The possible arrival this month of Amazon Travel has caused quite a stir. But, how will it work, and how will this booking portal for independent and boutique establishments affect the hotel distribution map? Let us explain.
With this platform, the American company wants to compete in what has, until now, been an unknown market for it: the travel industry. While still waiting for official confirmation from the multinational company, Skift released the news and informs us that the company’s idea is to roll out this new platform in some American cities, like Seattle, home to their headquarters, Los Angeles and New York.
Afterwards, and progressively, Amazon Travel will be introduced in more places and markets. Skift has found out about Amazon’s plans as it was able to speak with hoteliers who have already revealed their plans to become part of this new service. Therefore the publication can claim that the commission charged by Amazon Travel for reserving accommodation, will presumably be 15%, 10% less than what consolidated online agencies, such as Expedia, charge in the American market.
Their modus operandi will be very simple. Each hotel will upload to Amazon’s intranet their availability, rates and room type. Then, each time Amazon Travel makes a booking, they will notify the hotel via email.
According to this specialized journal, the emergence of the multinational onto the scene could cause a rupture in the present hotel distribution map; the 15% commission being to blame. Seeking Alpha delves deeper into the question and claims that this circumstance means that Amazon can direct itself to different market segments.
The root of the issue can be traced back to the method payment chosen by Amazon Travel. The norm is for the hotels to collect the money from their clients and then pay the corresponding commission to the OTAs; however, Amazon has opted to take the reverse route, a prepayment method.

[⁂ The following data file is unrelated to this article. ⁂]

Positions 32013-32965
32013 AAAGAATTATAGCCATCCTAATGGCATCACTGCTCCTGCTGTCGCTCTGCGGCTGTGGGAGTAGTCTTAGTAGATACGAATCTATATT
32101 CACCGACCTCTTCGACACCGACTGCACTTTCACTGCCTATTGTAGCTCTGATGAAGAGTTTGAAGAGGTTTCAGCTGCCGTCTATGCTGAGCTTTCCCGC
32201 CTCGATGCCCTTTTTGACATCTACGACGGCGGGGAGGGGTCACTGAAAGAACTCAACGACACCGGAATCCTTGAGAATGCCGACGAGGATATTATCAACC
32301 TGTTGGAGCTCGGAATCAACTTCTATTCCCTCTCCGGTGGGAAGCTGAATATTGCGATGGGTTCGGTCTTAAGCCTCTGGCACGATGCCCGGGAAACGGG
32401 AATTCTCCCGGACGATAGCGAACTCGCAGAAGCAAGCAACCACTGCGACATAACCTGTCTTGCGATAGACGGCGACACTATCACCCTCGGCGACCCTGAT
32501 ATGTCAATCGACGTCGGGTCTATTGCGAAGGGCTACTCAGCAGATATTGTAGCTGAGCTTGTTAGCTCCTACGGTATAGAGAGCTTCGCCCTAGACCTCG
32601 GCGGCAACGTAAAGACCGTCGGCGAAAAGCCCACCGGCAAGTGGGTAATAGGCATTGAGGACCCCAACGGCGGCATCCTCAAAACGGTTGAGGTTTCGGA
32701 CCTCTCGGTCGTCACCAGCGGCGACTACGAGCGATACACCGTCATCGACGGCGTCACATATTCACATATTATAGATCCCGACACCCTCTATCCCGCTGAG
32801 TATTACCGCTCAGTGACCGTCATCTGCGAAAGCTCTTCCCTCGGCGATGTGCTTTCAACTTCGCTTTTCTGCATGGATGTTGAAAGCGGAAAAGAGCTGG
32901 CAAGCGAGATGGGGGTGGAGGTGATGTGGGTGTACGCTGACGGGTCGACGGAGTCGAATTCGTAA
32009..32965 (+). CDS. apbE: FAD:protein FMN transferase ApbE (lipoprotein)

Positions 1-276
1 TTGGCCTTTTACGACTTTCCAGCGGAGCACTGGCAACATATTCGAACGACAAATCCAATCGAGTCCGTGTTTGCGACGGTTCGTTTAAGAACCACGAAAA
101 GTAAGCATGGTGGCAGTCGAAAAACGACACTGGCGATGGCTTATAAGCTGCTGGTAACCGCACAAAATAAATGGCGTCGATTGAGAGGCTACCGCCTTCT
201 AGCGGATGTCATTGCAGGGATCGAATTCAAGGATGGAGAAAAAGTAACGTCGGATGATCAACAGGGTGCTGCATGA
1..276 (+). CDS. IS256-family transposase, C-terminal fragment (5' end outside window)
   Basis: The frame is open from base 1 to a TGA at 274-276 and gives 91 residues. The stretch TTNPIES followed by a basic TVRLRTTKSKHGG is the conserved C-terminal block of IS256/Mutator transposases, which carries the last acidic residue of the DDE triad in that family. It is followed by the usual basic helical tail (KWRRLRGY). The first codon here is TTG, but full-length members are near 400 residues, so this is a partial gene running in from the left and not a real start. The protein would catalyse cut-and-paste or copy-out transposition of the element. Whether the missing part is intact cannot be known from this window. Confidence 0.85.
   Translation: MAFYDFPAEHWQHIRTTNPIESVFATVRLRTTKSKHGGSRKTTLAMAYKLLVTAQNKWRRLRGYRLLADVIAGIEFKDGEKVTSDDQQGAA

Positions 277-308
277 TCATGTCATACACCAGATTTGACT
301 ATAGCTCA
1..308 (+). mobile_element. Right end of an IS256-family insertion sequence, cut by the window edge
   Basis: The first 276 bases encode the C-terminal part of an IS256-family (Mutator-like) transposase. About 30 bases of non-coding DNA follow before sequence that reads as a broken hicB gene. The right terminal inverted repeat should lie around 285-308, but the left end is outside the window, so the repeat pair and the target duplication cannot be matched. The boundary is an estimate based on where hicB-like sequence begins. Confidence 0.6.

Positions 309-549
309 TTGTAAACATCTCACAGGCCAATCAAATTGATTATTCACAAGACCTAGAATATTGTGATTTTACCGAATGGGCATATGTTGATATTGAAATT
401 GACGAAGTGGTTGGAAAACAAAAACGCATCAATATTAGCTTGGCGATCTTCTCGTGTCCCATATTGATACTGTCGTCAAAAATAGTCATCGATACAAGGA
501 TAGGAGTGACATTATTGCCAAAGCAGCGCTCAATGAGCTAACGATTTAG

Another aspect to bear in mind is that, Expedia or Priceline have very high demands for hotels wanting to register on their database. Seeking Alpha also states that Amazon Travel will opt for more lax criteria. In this way, it will promote registration in its new platform and will be able to mitigate possible reticence due to the unusual prepayment method.
Javier Silvestre, general manager of Idiso, claims that this platform should cause reflections regarding the hotel sector. “It is a new world with new players; everything is changing quickly. I don’t think this is the end, not at all, rather the beginning of a new map in hotel distribution, with new and every time more powerful partners, that should make the hotel sector reflect on how and where to position itself when looking forwards.”
Along the same lines, the CEO of Expedia, Dara Khosrowshahi, feels that the appearance of Amazon Travel is not a threat. To the contrary, Dara feels that it will promote more competitiveness. “We know what the sector is like, this is just another possibility. We have over 300.000 hotels on our database and are calm and secure about our future prospects” concludes Dara.
We are still talking about a hypothesis. But, what seems clear is that, if the news is confirmed – a great company such as Amazon with more than 237 registered users worldwide, is not planning to land in the hotel distribution world to just sit back and watch.